means for providing feedback about the performance based on the comparison, wherein the feedback relates to at least one of displaying the difference, commonality or relationship between compared parameters; and
means for electronically analyzing page turning in a first performance and setting an advance or delay for the timing of a page turn for a second performance based on the page turning history of the first performance.
12. Apparatus as in claim 11, wherein the means for analyzing and the means for comparing operate to determine correspondence between time points in the performance and places in the score or script.
13. Apparatus as in claim 12, wherein the means for providing feedback includes means for automatically sequencing pages of the score or script with the performance.
14. Apparatus as in claim 13, wherein the means for providing feedback includes a display, and a means for displaying a particular page of the score or script on the display.
Beskrivning
BACKGROUND OF THE INVENTION

1. Field of the Invention

This invention relates to analysis of audio signals using digital signal processing (DSP) in general, and, in particular, to the application of such analysis to automatically advance pages of a musical score, presentation, or text document, and/or to electronically compare an actual musical or spoken performance to the written script or score, thus providing feedback on performance errors to the performer, or the like.

2. Description of the Related Art

Musicians, actors, speakers, and others performing or presenting musical or other material typically use a musical score or written script to assist them in their performance. Often this score or script is in the form of multiple printed pages, necessitating page turns (sequencing from one page to the next) as the work progresses. These page turns can interrupt the flow of the music or presentation, especially during instrumental musical performance when the performer needs both hands to play an instrument. A speech or business presentation is also more effective without the interruptions of page turns. The Teleprompter™, a device which scrolls or pages text on a display device in view of the speaker, has been used for years by speakers to reduce or eliminate these interruptions from page turns.

Devices which electronically display a musical score are also described in the known art, as are mechanisms for advancing pages of such a display. One known solution, as described in U.S. Pat. No. 5,760,323 issued Jun. 2, 1998, the entirety of which is incorporated herein by reference, automatically turns or updates pages of a musical score displayed on an electronic display, responsive to a manual page-turn command input or by analysis of the audio and comparison to music as written in the score. However, there exists a need for additional and improved mechanisms for determining when to automatically initiate a page turn.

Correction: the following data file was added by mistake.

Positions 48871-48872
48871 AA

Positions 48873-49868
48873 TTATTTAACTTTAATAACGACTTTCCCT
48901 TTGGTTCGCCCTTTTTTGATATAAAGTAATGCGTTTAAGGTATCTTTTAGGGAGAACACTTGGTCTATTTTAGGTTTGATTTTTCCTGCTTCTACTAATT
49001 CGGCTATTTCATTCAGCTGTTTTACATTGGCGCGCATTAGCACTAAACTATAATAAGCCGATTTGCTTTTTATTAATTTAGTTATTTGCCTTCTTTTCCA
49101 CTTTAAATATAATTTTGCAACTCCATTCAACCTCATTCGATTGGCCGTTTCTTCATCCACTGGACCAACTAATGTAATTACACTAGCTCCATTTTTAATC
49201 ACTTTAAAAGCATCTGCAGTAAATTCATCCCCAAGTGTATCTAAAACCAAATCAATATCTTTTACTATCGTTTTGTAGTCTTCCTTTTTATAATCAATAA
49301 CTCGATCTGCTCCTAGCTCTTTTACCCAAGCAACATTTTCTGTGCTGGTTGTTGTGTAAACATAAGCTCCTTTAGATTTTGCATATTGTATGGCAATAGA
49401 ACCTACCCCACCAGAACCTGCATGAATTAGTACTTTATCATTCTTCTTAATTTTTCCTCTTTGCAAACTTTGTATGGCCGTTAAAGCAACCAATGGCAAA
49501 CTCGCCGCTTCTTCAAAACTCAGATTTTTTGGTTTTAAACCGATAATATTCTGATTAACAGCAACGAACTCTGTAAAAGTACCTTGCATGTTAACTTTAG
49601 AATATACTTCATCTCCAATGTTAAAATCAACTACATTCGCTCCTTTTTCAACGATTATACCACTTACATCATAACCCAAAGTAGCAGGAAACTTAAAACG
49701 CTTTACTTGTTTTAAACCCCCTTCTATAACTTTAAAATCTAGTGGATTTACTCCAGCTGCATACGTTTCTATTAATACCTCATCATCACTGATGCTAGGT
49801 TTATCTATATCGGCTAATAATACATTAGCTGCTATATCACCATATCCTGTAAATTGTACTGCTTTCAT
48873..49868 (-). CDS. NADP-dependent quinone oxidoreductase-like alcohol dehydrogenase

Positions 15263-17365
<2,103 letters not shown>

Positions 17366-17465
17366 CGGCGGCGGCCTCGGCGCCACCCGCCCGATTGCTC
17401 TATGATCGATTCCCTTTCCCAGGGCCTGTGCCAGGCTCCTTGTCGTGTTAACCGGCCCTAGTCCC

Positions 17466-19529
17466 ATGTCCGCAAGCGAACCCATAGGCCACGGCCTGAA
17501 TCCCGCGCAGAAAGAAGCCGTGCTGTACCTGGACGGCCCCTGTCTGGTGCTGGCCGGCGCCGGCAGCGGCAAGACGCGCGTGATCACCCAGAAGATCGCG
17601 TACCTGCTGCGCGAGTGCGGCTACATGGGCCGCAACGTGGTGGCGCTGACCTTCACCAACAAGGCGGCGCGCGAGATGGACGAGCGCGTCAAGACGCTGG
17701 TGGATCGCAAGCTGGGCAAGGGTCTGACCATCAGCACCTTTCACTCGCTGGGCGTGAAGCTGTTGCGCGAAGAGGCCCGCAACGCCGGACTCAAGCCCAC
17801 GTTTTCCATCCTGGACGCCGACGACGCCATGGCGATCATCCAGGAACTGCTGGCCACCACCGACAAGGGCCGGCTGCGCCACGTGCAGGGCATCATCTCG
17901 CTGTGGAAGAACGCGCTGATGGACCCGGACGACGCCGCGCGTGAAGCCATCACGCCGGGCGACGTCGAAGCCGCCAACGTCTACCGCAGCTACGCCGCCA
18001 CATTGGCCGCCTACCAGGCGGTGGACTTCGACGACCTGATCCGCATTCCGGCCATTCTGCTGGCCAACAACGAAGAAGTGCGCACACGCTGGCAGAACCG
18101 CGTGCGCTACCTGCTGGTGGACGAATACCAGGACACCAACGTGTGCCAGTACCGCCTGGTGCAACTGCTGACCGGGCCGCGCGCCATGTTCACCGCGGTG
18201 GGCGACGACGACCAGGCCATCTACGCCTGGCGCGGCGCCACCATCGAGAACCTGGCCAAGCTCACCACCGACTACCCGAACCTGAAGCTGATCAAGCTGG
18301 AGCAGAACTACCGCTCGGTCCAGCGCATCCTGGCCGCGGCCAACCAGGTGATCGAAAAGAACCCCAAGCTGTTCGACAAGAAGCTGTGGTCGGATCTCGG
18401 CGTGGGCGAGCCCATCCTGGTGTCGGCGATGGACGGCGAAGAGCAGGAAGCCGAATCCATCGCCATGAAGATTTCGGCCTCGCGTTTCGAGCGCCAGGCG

Teaching of musical performance typically involves a performer and teacher. The teacher, knowing the score and therefore the expected result of the performance, listens to the performance and then critiques all or part of it. The parameters used to judge the quality of performance include (but are not limited to) adherence to the score (playing the notes as written), pitch of each note, loudness of each note and phrase, and duration of each note. Once the performer is able to perform to a reasonable level of accuracy, additional practice without a teacher continues to improve the performance. During this solo practice, the performer critiques his performance, remembering the parameters previously taught.

In a similar manner, an actor or speaker is taught or learns his script or other presentation, and through practice continues to improve that performance and its adherence to the script. During such practice, it is often helpful to hear the lines spoken by others in the performance, to learn cues and understand the overall flow of the performance. A mechanism providing such practice without the need for the entire cast would be desirable.

Electronic comparison of a performance to its score or script would be desirable, providing feedback to the performer as to those areas requiring improvement in one or more of the measured parameters. Such a device would allow more rapid improvement and lessen the need for a teacher.

SUMMARY OF THE INVENTION

The invention provides an apparatus and method which electronically analyzes the audio from spoken or musical performance (vocal, instrumental), compares that performance to a predetermined script or score for the performance, and provides automated sequencing through multiple pages of a script, score, or presentation. Additionally, this analysis and comparison to script or score provides feedback to the performer, highlighting differences between the actual performance and the desired performance as described by the script or score.